Back home, Loyola taken apart

NCAA hopes turning grim as Georgetown rolls, 15-6

April 25, 2002|By Paul McMullen | Paul McMullen,SUN STAFF

Loyola played its first lacrosse game at Curley Field in 36 days yesterday.

The road was never this bad to the Greyhounds.

No. 11 Loyola's wobbly hopes for a berth in the NCAA men's tournament fell over, as No. 5 Georgetown rolled to a 15-6 victory, the Hoyas' first over their Jesuit rival since 1973. It wasn't that close, as Georgetown built leads of 9-1 and 13-2 before a crowd of 3,413.

"We couldn't run by them, and they could run by us," said Bill Dirrigl, Loyola's first-year coach. "This game meant a lot, but when you're playing seven freshmen between the lines against a Georgetown ... once we got down, they won the faceoffs and took it to us."

Georgetown (10-1) was spurred on by Saturday's loss to Massachusetts, which means that Dave Urick's Hoyas will have to make the NCAAs as one of the six at-large choices. Loyola's third loss in its past four games stalled the Greyhounds' bid to extend its tournament streak to 15 years, although it should be noted that most came when the field included 10 at-large bids.

When Dave Cottle left Evergreen in September for Maryland, Dirrigl returned to Loyola after one season as the coach at Rutgers and got the rebuilding Greyhounds to play a little over their heads in March, when they beat Hofstra, Duke and Notre Dame by a combined four goals.

Loyola (8-3) had no margin for error yesterday. Walid Hajj, a sophomore midfielder out of McDonogh, had the best game of his Georgetown career, with three goals and an assist. As is usually the case, the Hoyas were led by midfielder Steve Dusseau, one of the top candidates for national Player of the Year honors, who collected four goals and two assists.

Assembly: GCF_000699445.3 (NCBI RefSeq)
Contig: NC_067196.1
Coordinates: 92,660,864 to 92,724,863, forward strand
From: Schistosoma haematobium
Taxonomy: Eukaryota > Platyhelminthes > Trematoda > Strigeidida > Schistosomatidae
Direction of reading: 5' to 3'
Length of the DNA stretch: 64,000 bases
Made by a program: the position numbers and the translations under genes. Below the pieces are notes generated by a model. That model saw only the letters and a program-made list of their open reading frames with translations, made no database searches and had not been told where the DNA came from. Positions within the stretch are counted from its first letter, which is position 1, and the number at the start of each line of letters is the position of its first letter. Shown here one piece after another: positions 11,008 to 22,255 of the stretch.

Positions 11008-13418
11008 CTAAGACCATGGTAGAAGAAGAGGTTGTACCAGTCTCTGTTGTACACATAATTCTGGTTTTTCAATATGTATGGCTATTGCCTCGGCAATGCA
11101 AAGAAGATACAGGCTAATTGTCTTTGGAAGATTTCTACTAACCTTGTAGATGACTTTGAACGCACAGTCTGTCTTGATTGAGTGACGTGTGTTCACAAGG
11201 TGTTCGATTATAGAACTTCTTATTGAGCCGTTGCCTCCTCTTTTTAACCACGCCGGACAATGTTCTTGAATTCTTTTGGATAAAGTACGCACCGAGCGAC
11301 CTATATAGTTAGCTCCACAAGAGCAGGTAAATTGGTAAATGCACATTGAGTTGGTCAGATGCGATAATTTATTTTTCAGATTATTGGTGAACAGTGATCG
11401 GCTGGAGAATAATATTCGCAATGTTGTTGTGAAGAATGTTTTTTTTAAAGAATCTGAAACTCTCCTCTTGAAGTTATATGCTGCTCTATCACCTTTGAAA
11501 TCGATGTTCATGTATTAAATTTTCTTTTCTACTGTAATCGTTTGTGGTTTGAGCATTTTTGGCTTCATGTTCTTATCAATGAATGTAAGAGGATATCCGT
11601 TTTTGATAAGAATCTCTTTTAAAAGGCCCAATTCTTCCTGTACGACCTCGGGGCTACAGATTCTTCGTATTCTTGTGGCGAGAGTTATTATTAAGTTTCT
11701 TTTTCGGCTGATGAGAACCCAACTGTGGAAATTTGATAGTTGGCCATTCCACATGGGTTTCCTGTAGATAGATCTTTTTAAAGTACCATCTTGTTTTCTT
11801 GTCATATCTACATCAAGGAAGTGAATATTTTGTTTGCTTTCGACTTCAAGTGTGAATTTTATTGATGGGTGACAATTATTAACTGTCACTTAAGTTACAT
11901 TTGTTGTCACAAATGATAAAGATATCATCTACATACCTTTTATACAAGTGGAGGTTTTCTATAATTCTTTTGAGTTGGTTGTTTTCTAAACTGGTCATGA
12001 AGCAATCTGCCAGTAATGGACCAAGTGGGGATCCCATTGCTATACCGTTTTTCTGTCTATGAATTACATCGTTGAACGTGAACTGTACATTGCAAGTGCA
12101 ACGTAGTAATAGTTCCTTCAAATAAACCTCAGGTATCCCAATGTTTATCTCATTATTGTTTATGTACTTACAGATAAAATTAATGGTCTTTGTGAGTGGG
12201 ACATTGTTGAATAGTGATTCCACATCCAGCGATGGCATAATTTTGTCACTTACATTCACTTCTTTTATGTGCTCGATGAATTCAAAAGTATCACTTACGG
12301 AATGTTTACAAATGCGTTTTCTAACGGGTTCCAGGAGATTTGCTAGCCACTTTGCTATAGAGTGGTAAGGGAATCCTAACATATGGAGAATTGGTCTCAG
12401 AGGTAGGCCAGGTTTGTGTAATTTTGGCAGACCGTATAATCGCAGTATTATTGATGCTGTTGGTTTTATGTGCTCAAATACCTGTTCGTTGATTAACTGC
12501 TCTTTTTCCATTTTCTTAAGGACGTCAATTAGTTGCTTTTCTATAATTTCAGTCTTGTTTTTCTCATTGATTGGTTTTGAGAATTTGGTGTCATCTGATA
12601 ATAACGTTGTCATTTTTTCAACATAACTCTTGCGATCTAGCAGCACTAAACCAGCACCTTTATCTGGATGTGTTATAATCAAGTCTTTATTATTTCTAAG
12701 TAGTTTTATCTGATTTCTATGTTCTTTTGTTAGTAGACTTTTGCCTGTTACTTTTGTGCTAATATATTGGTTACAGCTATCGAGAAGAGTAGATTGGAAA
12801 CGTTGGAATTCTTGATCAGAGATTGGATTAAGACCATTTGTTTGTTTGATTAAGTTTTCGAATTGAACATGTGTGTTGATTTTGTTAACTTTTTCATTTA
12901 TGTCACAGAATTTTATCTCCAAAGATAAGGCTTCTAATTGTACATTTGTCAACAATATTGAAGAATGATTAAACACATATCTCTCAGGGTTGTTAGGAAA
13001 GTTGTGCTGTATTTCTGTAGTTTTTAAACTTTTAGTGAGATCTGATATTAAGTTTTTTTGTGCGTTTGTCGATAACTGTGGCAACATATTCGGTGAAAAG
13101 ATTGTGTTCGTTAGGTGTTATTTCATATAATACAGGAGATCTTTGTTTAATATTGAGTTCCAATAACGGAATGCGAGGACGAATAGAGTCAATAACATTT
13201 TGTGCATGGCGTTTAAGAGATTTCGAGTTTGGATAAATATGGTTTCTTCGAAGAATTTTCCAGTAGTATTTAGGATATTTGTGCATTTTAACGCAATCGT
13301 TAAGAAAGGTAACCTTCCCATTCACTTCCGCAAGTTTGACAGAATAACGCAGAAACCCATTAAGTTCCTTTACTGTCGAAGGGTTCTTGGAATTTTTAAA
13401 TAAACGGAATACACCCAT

"This was just a test of our character, to see if we could come back from the loss," Dusseau said. "We worked our butts off this week. Everyone played well, and our defense played extremely well."

Loyola senior Mike Sullivan, who had both of his goals in the fourth quarter, saw it differently, and the stats that showed Georgetown with a 56-31 bulge in ground balls backed him up.

"We got embarrassed on our home field," Sullivan said. "Today, we didn't belong on the same field with Georgetown. I still think we're capable of playing well. We surprised some teams early in the season, and now teams are ready for us."

Sullivan is playing with a bad knee, and fellow attackman Chris Summers (foot) has also been unable to practice. Three of the first six midfielders are freshmen, as is a long-stick midfielder, and the youngsters seemed lost in their first home game since March 19.

"We've got a lot of young men playing a lot of minutes who need time to develop," Dirrigl said. "I feel bad for them right now. I'm probably asking too much of them. We have a huge game against Hobart, and we have to get them emotionally back intact for Saturday."

Georgetown 3 8 2 2 - 15

Loyola 1 1 0 4 - 6

Goals: G-Dusseau 4, Hajj 3, Vincenti 2, Walker 2, Goldman, Hammer, Paolisso, Sweeney; L-Sullivan 2, Brundage, Einhorn, Fink, Stromberg. Assists: G-Dusseau 2, Hajj, Goldman, Hammer, Shooshan; L-Halip, Case. Saves: G-Schroeder 10, Owen 1; L-Bloomquist 10, Fretwell 2.

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